Priva helps protect Scottish screen heritage
Scottish history recorded by Thames & Clyde Films is among material that Priva control equipment is helping to preserve in the Scottish Screen Archive in Glasgow.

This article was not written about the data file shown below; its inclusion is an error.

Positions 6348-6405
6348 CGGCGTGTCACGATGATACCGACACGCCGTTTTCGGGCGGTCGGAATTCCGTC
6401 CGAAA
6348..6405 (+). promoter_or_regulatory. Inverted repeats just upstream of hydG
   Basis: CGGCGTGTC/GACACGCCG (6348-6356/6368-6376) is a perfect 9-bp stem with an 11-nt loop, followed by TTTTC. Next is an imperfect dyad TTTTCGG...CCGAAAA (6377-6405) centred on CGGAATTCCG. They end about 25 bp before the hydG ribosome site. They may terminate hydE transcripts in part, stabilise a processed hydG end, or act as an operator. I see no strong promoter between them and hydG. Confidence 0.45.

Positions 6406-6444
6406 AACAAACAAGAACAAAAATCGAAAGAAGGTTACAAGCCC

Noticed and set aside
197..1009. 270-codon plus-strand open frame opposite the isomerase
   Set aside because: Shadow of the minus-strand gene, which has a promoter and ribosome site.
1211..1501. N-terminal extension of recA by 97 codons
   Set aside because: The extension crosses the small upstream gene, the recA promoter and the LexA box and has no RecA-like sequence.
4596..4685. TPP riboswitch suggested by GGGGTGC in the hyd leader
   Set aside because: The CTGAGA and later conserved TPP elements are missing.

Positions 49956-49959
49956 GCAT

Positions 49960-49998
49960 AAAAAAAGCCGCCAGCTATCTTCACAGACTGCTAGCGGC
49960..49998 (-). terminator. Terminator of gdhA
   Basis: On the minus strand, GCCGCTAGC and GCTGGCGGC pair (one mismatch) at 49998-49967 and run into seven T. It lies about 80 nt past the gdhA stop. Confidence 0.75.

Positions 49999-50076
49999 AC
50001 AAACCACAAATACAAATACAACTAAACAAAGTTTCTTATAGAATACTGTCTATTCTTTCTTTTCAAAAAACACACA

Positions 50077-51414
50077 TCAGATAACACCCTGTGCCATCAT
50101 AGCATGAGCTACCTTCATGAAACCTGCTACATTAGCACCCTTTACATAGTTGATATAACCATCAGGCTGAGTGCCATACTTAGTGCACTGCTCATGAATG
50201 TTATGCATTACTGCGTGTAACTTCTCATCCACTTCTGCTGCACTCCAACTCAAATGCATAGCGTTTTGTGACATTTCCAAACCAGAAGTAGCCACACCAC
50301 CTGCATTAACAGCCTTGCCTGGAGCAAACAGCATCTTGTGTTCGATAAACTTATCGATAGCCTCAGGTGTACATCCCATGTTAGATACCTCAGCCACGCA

A building-management system designed and installed by Campbell Control Services using equipment from Priva Building Intelligence is providing precise control of temperature and humidity to help protect 100 years of screen history at the Scottish Screen Archive in Glasgow. This archive includes over 32 000 items of documentary, newsreel and short films, together with education, advertising, promotional material and amateur footage. To ensure its longevity, this material is stored in three environmentally controlled vaults — one for colour film, one for magnetic tape and a freezer. The vaults are controlled to ±0.5 K and ±0.5% RH — an exacting task, as Alan Russell, preservation officer for Scottish Screen Archives, explains. ‘I have worked for the archives for over 20 years, and during that time I have discovered that providing the exact conditions required for the archive storage of film and video is very difficult to achieve. The conditions we asked for are set by The International Federation of Film Archives. Archives around the world have found the close tolerance required very difficult to maintain.’ Campbell Control Services recommended a Priva Compri HX8E for direct connection to the TCP/IP network. The HX8E has a built-in web server and can be controlled and monitored using a web browser. The archive monitors dry- and wet-bulb temperatures, dew point, relative humidity, absolute humidity and enthalpy — allowing staff to accurately confirm that environmental conditions are being maintained. To assist maintenance staff, Campbell Control Services installed a touchscreen that gives access to all measurements, 24-hour graphs and override facilities on all items of plant via a simple to use, password protected, interface, without requiring access to a PC. As the building is unmanned Campbell Control Services has programmed two levels of alarm: pre-alarm and critical. At the pre-alarm stage, the BMS contacts site staff using SMS text messaging and email. The second stage of protection (critical) isolates the faulty plant to prevent damage to the archives until staff can rectify the situation. The BMS can be remotely monitored via a modem or over the intranet/internet, allowing both a mobile service engineer with a laptop and mobile phone or the Archive’s staff instant access to the system and conditions within the vaults.